The water resources in Central Asia’s Aral Sea Basin support the lives and livelihoods of about 70 million people — a population greater than Thailand, France, or South Africa.
On a warm Saturday morning in late October, the silver-green leaves of the 200 productive olive trees on a rolling country property in Umbria, in central Italy, sparkled in the brilliant sun. Fausto Venturi, a local farmer who devotes autumn weekends to making olive oil, could not have been happier.
Ibrahim Harouna and his neighbours sit under a tree at his uncle’s house, playing chess and chatting amid the simmering heat of Ouagadougou, the capital of Burkina Faso.
Global temperatures are set to rise by a catastrophic 3°C by the end of the century unless we take major action. The next 10 years in particular are crucial.
Once considered rare in their occurrence, in the last 10 years tsunamis have struck nearly every year: from Samoa to Chile, and from Iceland to New Zealand.
We are facing tense and turbulent times around the globe. Rising inequality is a danger everywhere. Trade and technology tensions are building. Growth forecasts are being revised down. Unease and uncertainty are going up. This is a global phenomenon. No region is immune.
The last time Siyabulela Sokomani ran a marathon he did so with a tree strapped to his back. A native wild olive sapling to be exact. It affected his race time for sure, with the seasoned runner completing the 42.2 km race in 4.42 hours rather than his usual 3.37 hours.
The UN Climate Action Summit
2019, which took place in the days leading up to the 74th UN General Assembly, delivered new pathways and practical actions for governments and private sector to intensify climate action.
Barely a week passes without alarming news of the most recent scientific research into the global climate crisis compounding a growing sense of urgency, particularly the impact on small island states from rising sea levels and extreme weather.
Over half of the world’s population now live in cities, with numbers expected to double by 2050, but while urbanization poses serious challenges, cities can also be powerhouses for sustainable development; something the UN is spotlighting on World Cities Day
, marked 31 October.
The sun's rays are also used to cook food and thus replace the burning of firewood and gas, improve the health of local residents and fuel the energy transition towards the use of renewable sources - the objectives of an enterprise in the southern Mexican state of Oaxaca.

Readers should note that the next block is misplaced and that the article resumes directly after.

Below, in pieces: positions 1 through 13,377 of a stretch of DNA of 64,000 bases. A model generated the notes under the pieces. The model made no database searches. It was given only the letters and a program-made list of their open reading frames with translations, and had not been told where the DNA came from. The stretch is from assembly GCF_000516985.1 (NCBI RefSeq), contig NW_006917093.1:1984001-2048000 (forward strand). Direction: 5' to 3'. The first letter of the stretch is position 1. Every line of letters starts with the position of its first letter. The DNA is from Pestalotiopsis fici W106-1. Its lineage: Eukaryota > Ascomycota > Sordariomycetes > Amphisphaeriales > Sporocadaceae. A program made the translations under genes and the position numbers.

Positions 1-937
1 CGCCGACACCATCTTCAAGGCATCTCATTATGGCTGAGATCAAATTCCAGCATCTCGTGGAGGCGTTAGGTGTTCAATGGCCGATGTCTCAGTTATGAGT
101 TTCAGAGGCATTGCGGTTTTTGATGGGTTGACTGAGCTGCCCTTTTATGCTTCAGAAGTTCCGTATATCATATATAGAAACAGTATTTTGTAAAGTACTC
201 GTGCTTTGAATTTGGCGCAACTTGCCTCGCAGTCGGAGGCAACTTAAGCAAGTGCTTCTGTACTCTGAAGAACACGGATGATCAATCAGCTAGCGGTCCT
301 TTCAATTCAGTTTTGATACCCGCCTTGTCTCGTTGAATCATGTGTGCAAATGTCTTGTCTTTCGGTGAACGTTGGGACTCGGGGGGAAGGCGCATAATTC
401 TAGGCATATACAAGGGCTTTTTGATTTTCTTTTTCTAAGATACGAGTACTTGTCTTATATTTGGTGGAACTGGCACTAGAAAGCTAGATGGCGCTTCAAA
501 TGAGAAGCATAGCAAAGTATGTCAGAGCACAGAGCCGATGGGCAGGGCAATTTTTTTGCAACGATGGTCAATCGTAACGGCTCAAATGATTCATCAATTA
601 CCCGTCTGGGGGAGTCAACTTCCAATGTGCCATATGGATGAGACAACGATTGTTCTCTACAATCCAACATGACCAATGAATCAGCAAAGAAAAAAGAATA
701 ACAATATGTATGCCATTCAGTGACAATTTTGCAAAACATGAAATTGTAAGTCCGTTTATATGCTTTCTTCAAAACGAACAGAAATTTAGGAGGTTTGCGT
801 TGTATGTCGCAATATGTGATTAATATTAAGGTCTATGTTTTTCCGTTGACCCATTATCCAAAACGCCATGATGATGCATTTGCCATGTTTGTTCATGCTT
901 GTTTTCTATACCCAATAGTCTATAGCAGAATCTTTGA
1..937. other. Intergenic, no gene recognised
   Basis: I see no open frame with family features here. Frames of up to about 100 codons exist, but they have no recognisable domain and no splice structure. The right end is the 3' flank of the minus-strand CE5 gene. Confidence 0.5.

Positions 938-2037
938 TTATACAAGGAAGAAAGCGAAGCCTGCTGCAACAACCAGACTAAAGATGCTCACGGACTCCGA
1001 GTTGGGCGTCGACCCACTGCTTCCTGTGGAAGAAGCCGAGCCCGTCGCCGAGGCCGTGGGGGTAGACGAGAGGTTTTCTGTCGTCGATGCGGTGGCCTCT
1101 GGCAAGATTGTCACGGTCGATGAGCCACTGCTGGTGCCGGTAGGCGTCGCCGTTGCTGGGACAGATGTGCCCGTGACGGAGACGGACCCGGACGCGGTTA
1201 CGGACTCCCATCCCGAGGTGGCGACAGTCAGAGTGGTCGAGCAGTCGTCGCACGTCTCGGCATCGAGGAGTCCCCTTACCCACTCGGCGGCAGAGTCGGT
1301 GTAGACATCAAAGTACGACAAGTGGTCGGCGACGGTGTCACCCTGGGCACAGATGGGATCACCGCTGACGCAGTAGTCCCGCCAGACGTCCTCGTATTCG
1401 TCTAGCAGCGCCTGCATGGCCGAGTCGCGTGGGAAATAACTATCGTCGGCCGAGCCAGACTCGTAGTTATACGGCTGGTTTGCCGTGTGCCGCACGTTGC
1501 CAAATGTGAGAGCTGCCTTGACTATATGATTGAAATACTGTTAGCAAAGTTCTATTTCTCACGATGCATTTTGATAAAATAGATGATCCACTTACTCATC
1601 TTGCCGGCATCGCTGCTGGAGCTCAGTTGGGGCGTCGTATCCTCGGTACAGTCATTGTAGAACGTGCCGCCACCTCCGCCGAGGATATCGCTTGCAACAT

The annual rhythm of the United Nations year peaks with the General Assembly in September. One month on, it’s a good time to reflect on this year’s gathering which was remarkable for its focus on fighting climate change, the transforming effect of one 16 year old girl telling it like it is, and the way people heard her words in a way they haven’t heard before.
The sun has barely risen when Phlida Kharshala shakes her 8-year-old grandson awake. He hoists an empty cone-shaped bamboo basket on his back, sets the woven strap flat across his forehead and off they go into the wilderness.
A majority of India’s water problems are those relating to groundwater—water that is found beneath the earth’s surface. This is because we are the largest user of groundwater in the world, and therefore highly dependent on it.
A major partnership between The Embassy of Russia, the United Nations in Kenya and the County Government of Kisumu will see the over 14,000 hectares of the Water Hyacinth
in Lake Victoria cleared following an injection of USD 7 million by the
Nearly 50 million people in west Africa rely on agriculture and livestock for their livelihood but the land available for pastoral use has been rapidly shrinking.
The tobacco industry’s new rhetoric that smoking is harmful and that its so-called less risky products will reduce the global tobacco epidemic, should see the industry stop opposing or fighting government efforts to reduce tobacco use. However, this is not the case.
By the time of publication, representatives, senior officials, and Heads of State and Government of 120 countries from around the world will have converged on Baku in Azerbaijan for the XVIIIth Summit of the Non-Aligned Movement (NAM).
At the southern end of Pakistan’s Sindh-Balochistan border near the Kirthar mountain range, Sindh’s Kachho desert has witnessed an unprecedented surge in the use of solar-powered tubewells for groundwater extraction in agriculture.
Israfil Boyati lives along the shoreline of the Bay of Bengal. In the past he used to catch fish in the canals and rivers of Bangladesh’s Sundarbans mangrove forest — one of the world’s largest and habitat to many endangered species, including the Bengal tigers and freshwater dolphins.